Several members of the Pine Bluff Police Department’s Violent Crimes Task Force were recognized for their actions recently, which included the seizure of several weapons that may have prevented a shooting incident on the east side of the city.
At the monthly Coffee with the Chiefs, sponsored by Interested Citizens for Voter Registration, PBPD Chief Kelvin Sergeant also recognized a crime scene technician who teaches at the Jefferson Area Technical Career Center and whose students won a state competition.
In a report to Deputy Chief Billy Elliott, Sgt. Brett Talley, who is a supervisor with the task force, said Sergeant contacted him and Lt. Marcus Smith about citizen complaints in the area of 1700 S. Dakota St., and officers assigned to the task force were sent in to saturate the area due to intelligence that there would be a possible shooting at an unspecified time on April 12.
While in the area, Officer Terrance Anderson saw a silver Grand Marquis with four occupants stop in the middle of Sixth Avenue to speak to a female that was walking. Anderson and Officer Mario Brown continued to watch the car as it turned into the Broadmoor Plaza Apartments and stopped. No one got in or out.
Other task force officers in the area were notified, and when the vehicle failed to use a turn signal at 11th Avenue and Dakota Street, officers Anthony Kirkpatrick and Jeremy Crosby attempted to conduct a traffic stop. The vehicle fled and a pursuit ensued until the vehicle was involved in an accident at 28th Avenue and Fir Street.
All four male occupants of the vehicle were taken into custody, and during an inventory search of the vehicle, an AK47 pistol, a nine-millimeter handgun and a .380-caliber handgun were located, along with an orange mask. The AK47 had been reported stolen, and two of the occupants of the vehicle were convicted felons.
Crosby and Kirkpatrick, along with Lt. Billy Dixon, were also recognized for their actions in the seizure of more than 16 pounds of marijuana, a handgun and more than $13,600 in cash on March 30
In a note to Assistant Chief Ricky Whitmore, Elliott said Crosby and Kirkpatrick were in the area of 33rd Avenue and Mississippi Street trying to locate the source of gunshots when they encountered a vehicle occupied by two males.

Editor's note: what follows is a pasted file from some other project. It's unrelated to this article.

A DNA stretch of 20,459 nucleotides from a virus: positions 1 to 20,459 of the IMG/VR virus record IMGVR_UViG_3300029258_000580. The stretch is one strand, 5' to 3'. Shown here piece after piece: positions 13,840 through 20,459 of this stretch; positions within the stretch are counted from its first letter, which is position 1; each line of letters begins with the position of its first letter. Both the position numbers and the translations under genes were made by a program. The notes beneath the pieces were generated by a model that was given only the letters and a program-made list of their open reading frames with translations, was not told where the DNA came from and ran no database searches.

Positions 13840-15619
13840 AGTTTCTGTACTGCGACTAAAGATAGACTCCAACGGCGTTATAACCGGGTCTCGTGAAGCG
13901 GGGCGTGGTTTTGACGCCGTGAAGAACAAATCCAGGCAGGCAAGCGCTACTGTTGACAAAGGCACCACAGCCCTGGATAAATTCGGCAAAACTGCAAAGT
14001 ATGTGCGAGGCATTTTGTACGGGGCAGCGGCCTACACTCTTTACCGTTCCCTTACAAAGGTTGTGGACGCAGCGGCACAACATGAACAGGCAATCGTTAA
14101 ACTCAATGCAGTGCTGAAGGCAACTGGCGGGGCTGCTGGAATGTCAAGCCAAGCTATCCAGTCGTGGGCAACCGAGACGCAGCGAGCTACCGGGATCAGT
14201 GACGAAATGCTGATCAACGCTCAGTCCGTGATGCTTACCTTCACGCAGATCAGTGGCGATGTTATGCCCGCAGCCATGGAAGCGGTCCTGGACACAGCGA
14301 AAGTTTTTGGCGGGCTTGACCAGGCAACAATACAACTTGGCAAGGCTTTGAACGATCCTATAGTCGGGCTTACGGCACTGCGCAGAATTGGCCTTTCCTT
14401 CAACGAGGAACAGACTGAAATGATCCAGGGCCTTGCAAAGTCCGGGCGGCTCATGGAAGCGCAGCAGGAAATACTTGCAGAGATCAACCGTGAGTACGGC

When they approached the car, the officers smelled the odor of marijuana. The vehicle fled, and the officers pursued it until both subjects were in custody. Dixon backtracked the path of the pursuit and located a black duffel bag containing 14.81 pounds of marijuana. When officers searched the car the suspects had been in, they found an additional 1.36 pounds of marijuana, $13,618 cash and a nine-millimeter handgun.
Also Tuesday, Sergeant recognized Erin Mothershed, who works the evening shift as a crime scene technician and works during the day as an instructor at the Technical Career Center. One of the classes she teaches is Crime Scene Investigators, and from April 9 to April 11, she took 30 of her students to Hot Springs to compete in a statewide competition in several areas, including crime scene investigations.
Her team came in first place and each student won a two-year scholarship. The win qualifies them for the national competition in Louisville, Kentucky, during the last week in June. If they win there, each student would receive a four-year scholarship and up to $25,000 in cash prizes.
Lieutenant David De Foor and Officer John Looney, who is a part-time officer, were recognized for their work while conducting active shooter training not only for officers, which was done in April, but for a number of individuals and groups around the city and county.
Whitmore, in a letter to Sergeant, said, “In the current environment of school and other shootings, it is incumbent on any law enforcement agency to remain informed and current on training as it relates to how to respond whenever there is an active shooting incident in progress.”
Whitmore said De Foor “did an outstanding job in his research of the topic.”
He said De Foor and Looney then “applied that research to possible situations that might arise and provided practical exercises to allow each officer an opportunity to see what their reaction would be just as if the situation was real. Much thought and time was done to provide this valuable instruction to this agency.”